"The heir to Tiffany's jewelry empire is left without a staff when glassworkers go on strike just months before the opening of the much-anticipated Chicago World's Fair and the hyped mosaic Tiffany Chapel. Desperate and without another option, Tiffany turns to a group of female art students to finish the job. Flossie Jayne answers the call, moving to a New York City boardinghouse with high hopes of making a name for herself as an artist and defying those who say that the work can't be completed in time--least of all by a set of young, inexperienced women."
My favorite quotes from this book:
"The closer she came to the Manufacturer's Building the more it dwarfed her. Climbing its steps to the grand portal, she passed beneath a triumphal arch, then paused at the imposing entrance. She looked behind her, almost expecting to find the celestial city had vanished like an illusion, but the magic spell of its ravishing vista remained unbroken."
"Holiness encompassed every corner, every crevice, and seeped into her very soul."
"Dragging a hand through his hair, he looked about her room, reminding her of Mr. Darcy when he'd gone to profess his love to Elizabeth but was unable to spit out the words. Of course, Mr. Wilder had no such feelings for her, but his discomfort was palpable nonetheless."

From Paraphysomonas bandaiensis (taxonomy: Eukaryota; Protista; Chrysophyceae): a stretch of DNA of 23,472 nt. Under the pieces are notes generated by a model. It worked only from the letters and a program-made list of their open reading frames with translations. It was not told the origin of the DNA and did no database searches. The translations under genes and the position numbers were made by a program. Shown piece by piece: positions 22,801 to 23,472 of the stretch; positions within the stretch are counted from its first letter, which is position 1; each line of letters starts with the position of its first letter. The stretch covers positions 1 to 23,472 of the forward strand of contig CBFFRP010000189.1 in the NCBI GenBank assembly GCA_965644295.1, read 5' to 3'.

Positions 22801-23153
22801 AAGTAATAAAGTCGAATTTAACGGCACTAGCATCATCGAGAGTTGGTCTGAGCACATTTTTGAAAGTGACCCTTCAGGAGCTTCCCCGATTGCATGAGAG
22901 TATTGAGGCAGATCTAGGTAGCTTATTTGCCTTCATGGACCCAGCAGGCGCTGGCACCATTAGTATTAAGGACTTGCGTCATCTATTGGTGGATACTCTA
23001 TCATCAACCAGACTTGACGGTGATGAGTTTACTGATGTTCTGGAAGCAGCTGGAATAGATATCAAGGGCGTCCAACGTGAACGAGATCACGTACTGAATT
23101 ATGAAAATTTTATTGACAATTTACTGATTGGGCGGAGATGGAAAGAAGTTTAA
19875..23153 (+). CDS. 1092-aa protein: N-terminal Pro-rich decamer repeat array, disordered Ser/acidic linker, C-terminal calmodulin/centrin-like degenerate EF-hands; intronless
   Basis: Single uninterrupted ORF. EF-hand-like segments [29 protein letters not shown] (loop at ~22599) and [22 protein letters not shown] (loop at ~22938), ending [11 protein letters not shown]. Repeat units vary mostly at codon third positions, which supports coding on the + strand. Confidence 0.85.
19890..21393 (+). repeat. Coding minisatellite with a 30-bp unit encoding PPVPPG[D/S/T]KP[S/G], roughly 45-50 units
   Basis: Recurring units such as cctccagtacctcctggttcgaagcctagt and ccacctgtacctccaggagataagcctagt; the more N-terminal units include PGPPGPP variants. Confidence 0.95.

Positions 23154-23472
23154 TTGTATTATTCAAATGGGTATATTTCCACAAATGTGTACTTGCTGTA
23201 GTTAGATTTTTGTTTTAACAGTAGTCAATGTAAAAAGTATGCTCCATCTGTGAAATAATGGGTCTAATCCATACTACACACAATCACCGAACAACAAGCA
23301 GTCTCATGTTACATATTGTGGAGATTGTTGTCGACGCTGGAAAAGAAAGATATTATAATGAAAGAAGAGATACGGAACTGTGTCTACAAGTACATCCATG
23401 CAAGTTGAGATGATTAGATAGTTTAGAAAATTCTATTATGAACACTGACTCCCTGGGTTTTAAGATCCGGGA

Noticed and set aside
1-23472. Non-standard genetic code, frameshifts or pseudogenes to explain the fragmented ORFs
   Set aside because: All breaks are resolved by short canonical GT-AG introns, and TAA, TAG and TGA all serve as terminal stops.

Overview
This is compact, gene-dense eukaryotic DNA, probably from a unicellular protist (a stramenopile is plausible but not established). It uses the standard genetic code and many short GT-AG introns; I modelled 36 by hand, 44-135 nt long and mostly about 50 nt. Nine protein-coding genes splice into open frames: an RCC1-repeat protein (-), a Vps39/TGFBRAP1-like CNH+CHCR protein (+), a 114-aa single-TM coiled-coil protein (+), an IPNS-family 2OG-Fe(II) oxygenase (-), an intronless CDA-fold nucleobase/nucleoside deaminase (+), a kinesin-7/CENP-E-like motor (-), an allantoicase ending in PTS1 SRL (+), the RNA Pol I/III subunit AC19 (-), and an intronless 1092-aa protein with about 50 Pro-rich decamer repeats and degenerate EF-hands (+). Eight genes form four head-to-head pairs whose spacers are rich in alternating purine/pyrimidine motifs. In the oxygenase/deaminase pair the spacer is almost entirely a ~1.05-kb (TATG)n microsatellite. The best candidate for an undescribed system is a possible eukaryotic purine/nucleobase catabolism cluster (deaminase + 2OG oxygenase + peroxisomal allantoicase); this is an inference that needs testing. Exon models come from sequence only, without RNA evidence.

"The earnestness in her expression, the natural love she had for everyone, shone through her eyes. It nearly undid him. Cupping her cheek, he grazed her lip with his thumb. 'You deserve someone a lot better than me.'"
All of Chapter 74 made me giddy with delight. Quoting anything from there would be a talent spoiler.
I loved how history came alive in this story. Compelling storytelling. I was so emotionally invested in these characters I actually got mad at their behavior and quit reading for a bit. I related most to the Reeve Wilder character. He was the typical writer: observant, doesn't speak much, but his brain was always swimming. He wrote in his journal every day and that really propelled his fiction writing to the next level. When was the last time I wrote in a journal - stream of conscious writing without thought, without using the backspace key? Reeve and Flossie had two breaks they took from each during this story. When they found each other again, they were more sensitive and mature. They saw each other with new eyes. I think a lot of couples could really benefit long absences.
As always, Deeanne Gist delivers a story that stays with you long after you've stowed it away on the bookshelf.